2. A poisonous or harmful nonbiological substance, such as a pollutant.

toxin

[tok′sin]
a poison, usually one produced by or occurring in a plant or microorganism. See also endotoxin, exotoxin.

toxin

A poison or noxious thing produced by animals, plants, or bacteria. See Amatoxin, Anaphylatoxin, Bacterial toxin, Batrachotoxin, Biotoxin, Botulinum toxin, Bungarotoxin, Coley's toxin, Endotoxin, Exotoxin, Heat-stable toxin, Immunotoxin, Lethal toxin, Middle molecule toxin, Neurotoxin, Phallotoxin, Picrotoxin, Recombinant toxin, Rhizotoxin, Shiga neurotoxin, Tetanospasmin.

tox·in

(tok'sin)
1. A noxious or poisonous substance that is formed or elaborated as an integral part of the cell or tissue, as an extracellular product (exotoxin), or as a combination of the two during the metabolism and growth of certain microorganisms and some higher plant and animal species.
2. A common misnomer for poison.
[G. toxikon, poison]

toxin

Any substance produced by a living organism that is poisonous to other organisms. Bacterial disease is largely the result of poisoning by the toxins they produce. Some bacteria release soluble exotoxins that act remotely. Others produce only endotoxins which operate only locally. Some bacterial toxins are among the most poisonous substances known.

toxin

a nonenzymic metabolite of one organism which is injurious to another organism. see TETANUS, BOTULISM.

Toxin

A poison. In the case of scarlet fever, the toxin is secreted as a byproduct of the growth of the streptococcus bacteria and causes a rash.

toxin

noxious/poisonous substance within a cell (endotoxin) or an extracellular product (exotoxin)
  • botulinum toxin; Botox potent neurotoxin (from Clostridium botulinum ) causing muscle paralysis; used therapeutically to ease muscle contracture, e.g. subsequent to upper motor neurone lesions

  • tetanus toxin potent neurotoxin from Clostridium tetani ; causes characteristic rigid muscle paralysis of tetanus

toxin,

n poisonous material that is synthesized or derived from an animal, mineral, or plant.

tox·in

(tok'sin)
Noxious or poisonous substance formed or elaborated either as an integral part of the cell or tissue (endotoxin), as an extracellular product (exotoxin), or as a combination, during metabolism and growth of some microorganisms and some higher plant and animal species.
[G. toxikon, poison]

toxin (tok´sin),

n a poisonous protein made by specific animals, higher levels of plants, and disease-causing bacteria.

toxin

a poison, especially a protein or conjugated protein produced by certain animals, some higher plants, and pathogenic bacteria. Antigenic toxins, produced by bacteria or helminths, stimulate production of antitoxins. Exotoxins are produced by bacteria and diffuse into surroundings, e.g. tetanus toxin, or can be ingested preformed, e.g. botulinum toxin. Endotoxins are released into the surrounding tissue only when the bacteria break down. They are lipopolysaccharides and form part of the cell wall, e.g. coliform endotoxins. Metabolic toxins, e.g. toxic amines absorbed from damaged intestine, ketones, lactic acid from carbohydrate engorgement, ammonia in liver damage, creatinine in renal dysfunction. See also metabolic toxins.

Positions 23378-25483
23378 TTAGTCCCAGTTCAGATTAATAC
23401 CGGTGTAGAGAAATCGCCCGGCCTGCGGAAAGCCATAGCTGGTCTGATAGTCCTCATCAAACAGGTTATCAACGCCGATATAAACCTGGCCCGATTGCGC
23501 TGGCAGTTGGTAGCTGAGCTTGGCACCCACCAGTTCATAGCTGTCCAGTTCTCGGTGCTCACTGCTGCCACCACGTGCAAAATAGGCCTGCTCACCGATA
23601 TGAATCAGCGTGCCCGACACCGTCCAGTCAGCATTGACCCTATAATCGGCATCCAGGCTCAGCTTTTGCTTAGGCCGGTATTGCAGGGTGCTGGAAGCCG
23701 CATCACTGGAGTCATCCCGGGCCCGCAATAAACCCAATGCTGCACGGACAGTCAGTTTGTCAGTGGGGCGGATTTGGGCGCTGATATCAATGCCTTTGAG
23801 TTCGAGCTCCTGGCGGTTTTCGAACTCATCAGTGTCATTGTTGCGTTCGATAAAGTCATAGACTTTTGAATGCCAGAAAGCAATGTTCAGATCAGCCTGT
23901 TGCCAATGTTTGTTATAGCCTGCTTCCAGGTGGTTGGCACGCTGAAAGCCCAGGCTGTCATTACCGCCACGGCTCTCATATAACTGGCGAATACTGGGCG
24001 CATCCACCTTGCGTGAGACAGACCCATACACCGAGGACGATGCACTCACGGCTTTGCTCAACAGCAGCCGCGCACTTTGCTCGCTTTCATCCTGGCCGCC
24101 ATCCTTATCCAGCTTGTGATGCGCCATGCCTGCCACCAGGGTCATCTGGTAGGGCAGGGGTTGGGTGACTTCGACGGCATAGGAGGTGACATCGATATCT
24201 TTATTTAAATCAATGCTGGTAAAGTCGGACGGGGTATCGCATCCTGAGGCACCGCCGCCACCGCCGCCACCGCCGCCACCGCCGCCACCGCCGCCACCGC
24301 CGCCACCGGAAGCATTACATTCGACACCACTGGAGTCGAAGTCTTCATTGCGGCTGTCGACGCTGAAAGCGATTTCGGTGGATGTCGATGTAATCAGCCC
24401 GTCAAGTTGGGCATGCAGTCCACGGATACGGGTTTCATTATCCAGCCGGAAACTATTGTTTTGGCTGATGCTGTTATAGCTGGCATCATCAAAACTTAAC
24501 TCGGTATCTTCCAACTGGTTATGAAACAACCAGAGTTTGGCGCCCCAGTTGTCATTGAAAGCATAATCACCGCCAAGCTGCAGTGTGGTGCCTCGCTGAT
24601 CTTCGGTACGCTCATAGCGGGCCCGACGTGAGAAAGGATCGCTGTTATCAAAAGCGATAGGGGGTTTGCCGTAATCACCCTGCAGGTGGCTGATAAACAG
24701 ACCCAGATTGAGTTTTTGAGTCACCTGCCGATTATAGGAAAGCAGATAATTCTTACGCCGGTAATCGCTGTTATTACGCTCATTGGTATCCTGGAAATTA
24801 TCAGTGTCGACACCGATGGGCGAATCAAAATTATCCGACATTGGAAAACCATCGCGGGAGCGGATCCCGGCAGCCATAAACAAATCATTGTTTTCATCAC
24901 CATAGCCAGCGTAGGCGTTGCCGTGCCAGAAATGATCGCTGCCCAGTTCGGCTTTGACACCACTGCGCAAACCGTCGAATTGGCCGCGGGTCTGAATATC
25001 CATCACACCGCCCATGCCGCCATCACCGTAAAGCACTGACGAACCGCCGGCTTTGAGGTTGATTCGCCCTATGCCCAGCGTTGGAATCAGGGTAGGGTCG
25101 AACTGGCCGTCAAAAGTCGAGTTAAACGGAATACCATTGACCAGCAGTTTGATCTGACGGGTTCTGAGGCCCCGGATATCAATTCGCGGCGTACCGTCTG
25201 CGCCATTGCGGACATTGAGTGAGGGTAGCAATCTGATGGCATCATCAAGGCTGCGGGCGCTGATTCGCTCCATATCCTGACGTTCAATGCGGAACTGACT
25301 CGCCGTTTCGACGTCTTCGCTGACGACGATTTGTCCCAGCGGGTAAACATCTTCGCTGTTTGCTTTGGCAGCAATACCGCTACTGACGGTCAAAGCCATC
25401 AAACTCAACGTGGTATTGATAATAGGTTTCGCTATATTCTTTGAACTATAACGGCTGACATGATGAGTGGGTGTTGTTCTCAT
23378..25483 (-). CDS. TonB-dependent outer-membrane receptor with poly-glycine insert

dermonecrotic toxin
an exotoxin produced by certain bacteria that causes extensive local necrosis on intradermal inoculation.
extracellular toxin
exotoxin.
intracellular toxin
endotoxin.
tetanus toxin
the potent neurotoxic exotoxin produced by Clostridium tetani. Called also tetanospasmin.
References in periodicals archive ?
OMVs liberated from the secretion-active Salmonella 3,10:r:-, have been proposed to be released by pinching off inflated periplasmic organelles filled with bacterial toxins (8) and exoproteins secreted by the general secretory pathway (GSP) (27).
He is currently developing a high-throughput worm genome-wide microarray to screen compounds and develop signature profiles of response to a variety of toxicants, including bacterial toxins, chemicals, metals, and alkylating agents.
Gordon et al [25,26] have speculated that the protective effect of breast milk could in part be attributable to the binding effects of IgA on bacterial toxins, such as staphylococcal enterotoxin C and Clostridium perfringens enterotoxin A, implicated in some cases of SIDS.
We report here the presence of G-proteins in Y-organs and thoracic ganglia as determined by ADP-ribosylation catalyzed by bacterial toxins.
Most diarrhea is due to dietary indiscretions; food poisoning with bacterial toxins or viruses, or infection with toxigenic Eschericia coli.
The following chapter in intriguingly entitled undesirables but it deals with endogenous toxins of plant foods, endogenous toxins of animal foods, mycotoxins bacterial toxins, toxic agricultural residues, toxic metal residues and toxins generated during heat treatment of food.
Over $12 million were granted for biodefense research by DARPA and NIAID for the development of therapeutics against a broad family of bacterial toxins, the superantigens.
Laboratory tests show that pure hypochlorous acid has potent antimicrobial activity in solution yet is non-toxic to mammalian cells and it also neutralises bacterial toxins.
To enable a possible clinical translation of monobody-based therapeutics, we will develop methods to deliver monobody proteins into cells, including cell-penetrating peptides, bacterial toxins and biocompatible nanocarriers.
Extracts from bracts stopped the bacteria responsible for these dental conditions from being able to stick to surfaces and prevented the release of some bacterial toxins.
Their topics include microbial pathogenesis and the discovery of toll-like receptor function, modified bacterial toxins, microparticles and DNA vaccines.
Exposure to allergens ranging from bacterial toxins to salivary and fecal antigens from cockroaches has been implicated, and using wood, coal, or gas to heat or cook indoors is also known to trigger attacks.